1. The Yummy Awards – Last week we saw CBS’ 1983 Saturday Morning special, a half hour show with a bizarre premise that seemed incongruent with its goals and that didn’t really make a lot of sense if you applied any sort of thought against the plot. Well, NBC did pretty much the same thing that year, except it was twice as long and much tougher to watch.
This the First Annual (and Last) Yummy Awards Show, hosted by a young Ricky Schroder and Dwight Schultz, mega-stars of Silver Spoons and The A-Team respectively. The Yummy Awards is an event attended solely by children and intended to honor Saturday Morning programming with a trophy that contains real ice cream, sometimes a custom flavor depending on the recipient.
All of this is clearly meant to introduce NBC’s Saturday Morning lineup and maybe I’m not justified in being a little let down by this, but there aren’t even nominees to the categories. For example, the first category is “The Best Comedy Show Starring Three Singing Animal Brothers”. Who else is it going to be?
That’s another thing – the show is kind of inconsistent about how they’re interpreting the cartoon characters in the real world. In the case of Alvin and the Chipmunks and the Flintstones (winners of the Best Comedy Show with Stone Age Stars Who Have Rocks In Their Heads), they’re life-size costumed characters. The Smurfs remain animated, as shown in their dance number with Fame‘s Lee Curreri:
Papa Smurf shows up later to accept the award for The Best Show Starring Little Blue Persons Three Apples Tall from The Facts of Life’s Tootie. Mindy Cohn also appears to present an award with Lassie.
They’re really leveraging the NBC star power in this special. Dwight Schultz is in full Murdock mode throughout, performing hyperactive bits that frequently fail to land. It’s awkward to watch him basically perform to himself, but you can’t say he didn’t try.
An hour later, we’ve given awards to The Chipmunks, Mr. T, The Flintstones, Thundarr the Barbarian, The Smurfs, Spiderman, Shirt Tales, and Hulk. We’ve watched musical performances by costumed Flintstones and Chipmunks (separately)…
…seen even less articulated costumes for other characters like Gumby…
…watched Bozo the Clown and Tina Yothers discuss the detriments of drug use…
…and seen a live action version of the cast of Thundarr the Barbarian.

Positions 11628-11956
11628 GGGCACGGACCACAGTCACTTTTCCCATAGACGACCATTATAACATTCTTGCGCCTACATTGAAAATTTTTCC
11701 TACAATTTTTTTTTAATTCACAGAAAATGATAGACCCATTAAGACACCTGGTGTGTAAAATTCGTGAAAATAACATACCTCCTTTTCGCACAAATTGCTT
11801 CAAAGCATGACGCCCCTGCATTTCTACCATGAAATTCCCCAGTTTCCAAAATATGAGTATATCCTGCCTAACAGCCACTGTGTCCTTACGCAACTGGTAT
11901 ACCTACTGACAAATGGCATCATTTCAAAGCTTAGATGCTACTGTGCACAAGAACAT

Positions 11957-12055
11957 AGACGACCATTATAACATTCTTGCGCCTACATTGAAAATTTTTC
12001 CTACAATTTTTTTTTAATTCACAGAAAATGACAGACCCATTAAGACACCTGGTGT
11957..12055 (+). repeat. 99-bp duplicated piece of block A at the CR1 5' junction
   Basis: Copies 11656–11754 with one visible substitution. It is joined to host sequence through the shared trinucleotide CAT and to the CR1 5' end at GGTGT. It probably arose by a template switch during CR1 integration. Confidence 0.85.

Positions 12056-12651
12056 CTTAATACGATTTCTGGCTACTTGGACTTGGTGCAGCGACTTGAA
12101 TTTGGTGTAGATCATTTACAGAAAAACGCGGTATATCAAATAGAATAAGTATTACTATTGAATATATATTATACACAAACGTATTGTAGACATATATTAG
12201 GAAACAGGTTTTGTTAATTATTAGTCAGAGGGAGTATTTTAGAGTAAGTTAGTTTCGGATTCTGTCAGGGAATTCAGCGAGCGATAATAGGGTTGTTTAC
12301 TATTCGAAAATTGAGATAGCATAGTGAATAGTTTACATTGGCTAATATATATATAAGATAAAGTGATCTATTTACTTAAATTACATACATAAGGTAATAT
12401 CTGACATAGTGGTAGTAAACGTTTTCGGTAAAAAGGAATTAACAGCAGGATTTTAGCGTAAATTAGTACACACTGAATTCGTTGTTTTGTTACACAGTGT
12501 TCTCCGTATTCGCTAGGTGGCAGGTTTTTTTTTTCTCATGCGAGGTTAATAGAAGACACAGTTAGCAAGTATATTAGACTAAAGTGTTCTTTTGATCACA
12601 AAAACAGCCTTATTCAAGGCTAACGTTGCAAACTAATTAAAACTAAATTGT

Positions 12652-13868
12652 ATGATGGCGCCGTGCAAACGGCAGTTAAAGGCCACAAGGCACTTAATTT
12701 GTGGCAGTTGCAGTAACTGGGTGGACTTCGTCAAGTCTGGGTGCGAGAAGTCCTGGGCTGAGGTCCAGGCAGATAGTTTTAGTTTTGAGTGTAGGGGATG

It’s crazy, the whole thing is clearly phoned in from a scripting and production standpoint but at the same time so much effort went into it. I can’t figure it out. Here’s the whole thing – I stand by my earlier statement that it’s tough to watch, but it’s the good kind of tough to watch.
Bonus: the second hour of the video is a full episode of CBS’ Saturday Supercade, for some reason.
2. Atari 2700 – Here’s a 1981 article from Electronic Games for the unreleased successor to the Atari 2600, the “Remote Control VCS” or Atari 2700. It featured wireless controls and a few other enhancements, but was basically intended to be a fancier 2600.
I love the ‘scoop’ on the new console but I also love the layout of this page! It looks like the 2700 got canned because there was no way to pair the remote controllers to a specific console, so if you were in range of another 2700 your controllers would control each others systems. Whoops!
3. Panasonic VHS Advertisement – In which a robot from the ’80s unintentionally makes us feel a little guilty about our attitude toward electronics.
4. Planet of the Apes VHS ad – And for something to put in that well-performing Panasonic VHS machine, how about all of the Planet of the Apes movies?
$19.98’s a steal. I’m being completely serious. Even back then, that’s an great value!
5. Jell-O – And finally, here’s a gorgeous Jell-O print ad for raspberry Jell-O – arguably one of the worst flavors in existence, but a gorgeous ad nonetheless.
A strong edition.
Important questions raised by this post:
1. Self-same? Really? You’re going to use a stilted phrase like that when your artwork is that lovely?
2. The dealer copy on the Planet of the Apes ad. Are there a bunch of these? What obscure trade publication was this from?
3. The Yummy Awards: was there maybe some desire to have a sincere awards show for Saturday morning cartoons? Is it possible that the Saturday morning landscape was so competitive that they couldn’t get behind the idea?